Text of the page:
The year was 2015. Apple announced exciting new features of CloudKit at WWDC. Mostly notably, a very generous free tier. Private Database is free, for App developers anyway. Public Database's free limits grow with users. I am going to spare you from numbers, just say, it is basically free. By the time, Apple started to charge you, you probably don't even care, since you've got so many users.
Free. Nothing can beat free, right?
Well, the answer is "kinda".
We had this idea. It was great, like most ideas when it was still an idea in your head. The idea is using CloudKit as backend, for free. So people can read code anywhere, and make annotation anywhere. Yes, yes, I know, you need to have data connection to really do it anywhere. Well, anywhere with good cellular coverage. You know what, anywhere with internet connection.
So, we designed it, architected it, and implemented it. Then we noticed a problem. CloudKit is slow, like really slow. It is no where close to DynamoDB. It is no where close to S3. It took many seconds to sync a very small text file into iCloud.
Free became an constraint. You can not pay to speed it up.
It was still useful. But it just became harder to build things on top. Speed shapes what you do, and how you double
Now let's talk about machine learning.
We had ideas, features, and even prototypes. But it was hard to package them into products. It is like you have this awesome recipe. But it must be served within 5 minutes.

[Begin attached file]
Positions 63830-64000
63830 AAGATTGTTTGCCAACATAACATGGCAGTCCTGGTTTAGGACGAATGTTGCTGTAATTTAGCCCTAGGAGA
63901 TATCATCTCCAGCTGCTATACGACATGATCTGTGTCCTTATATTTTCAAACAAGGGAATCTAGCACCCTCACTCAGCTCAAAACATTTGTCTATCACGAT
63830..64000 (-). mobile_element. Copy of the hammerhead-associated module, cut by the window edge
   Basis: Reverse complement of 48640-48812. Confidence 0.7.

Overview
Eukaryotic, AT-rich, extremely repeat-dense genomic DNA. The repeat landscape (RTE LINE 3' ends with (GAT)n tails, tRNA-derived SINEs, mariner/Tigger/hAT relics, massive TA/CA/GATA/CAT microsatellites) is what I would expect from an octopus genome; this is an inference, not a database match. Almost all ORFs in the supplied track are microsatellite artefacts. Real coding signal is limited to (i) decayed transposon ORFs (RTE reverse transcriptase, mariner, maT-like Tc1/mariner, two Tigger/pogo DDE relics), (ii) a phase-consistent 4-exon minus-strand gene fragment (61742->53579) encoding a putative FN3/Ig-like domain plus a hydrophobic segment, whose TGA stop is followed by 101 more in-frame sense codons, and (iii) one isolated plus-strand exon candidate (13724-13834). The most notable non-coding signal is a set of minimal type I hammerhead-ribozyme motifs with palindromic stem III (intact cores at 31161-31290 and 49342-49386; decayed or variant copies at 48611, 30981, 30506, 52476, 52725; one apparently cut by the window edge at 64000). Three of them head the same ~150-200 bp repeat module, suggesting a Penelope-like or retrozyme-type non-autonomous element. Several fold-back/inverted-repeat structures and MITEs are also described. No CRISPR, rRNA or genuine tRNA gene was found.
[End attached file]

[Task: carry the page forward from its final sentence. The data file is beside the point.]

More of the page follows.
It took years for the infrastructure to get there.
We had the idea to use computers to help people write. We released eWriter, Numathic Write in 2017. But AI Editor was what was intended all along. We just could not make it. There were other less capable algorithms before GPT-2, many of them. But the tooling was not there. Packaging a machine learning model into an App was just too complicated for a broader user base.
Torch were the first packages examed. Embedding a Lua interpreter into an App is fine. But Torch requires so many libraries. To package them into an App and make sure they work is quite challenging, not to mention converting algorithms into Lua.
We explored TensorFlow C++ APIs too. Still way too complicated.
Only at beginning of this year thing changed when Swift For TensorFlow was introduced to the public. Now, you have a language that can take Python code from research papers, and also can produce shared libraries, frameworks for macOS, iOS and Linux, probably Windows in the future.
There are constraints on the hardware. Most computers, PC or Mac, are not capable of running recent machine learning models. To show the benefit of simplicity in machine learning, bigger model is required. CPU is having more and more cores. GPU and accelerators are coming. There is this MLIR project that might lift constraints we are facing. A lot of exciting things are happening. It is really an exciting time to be in.
This article is written in AI Editor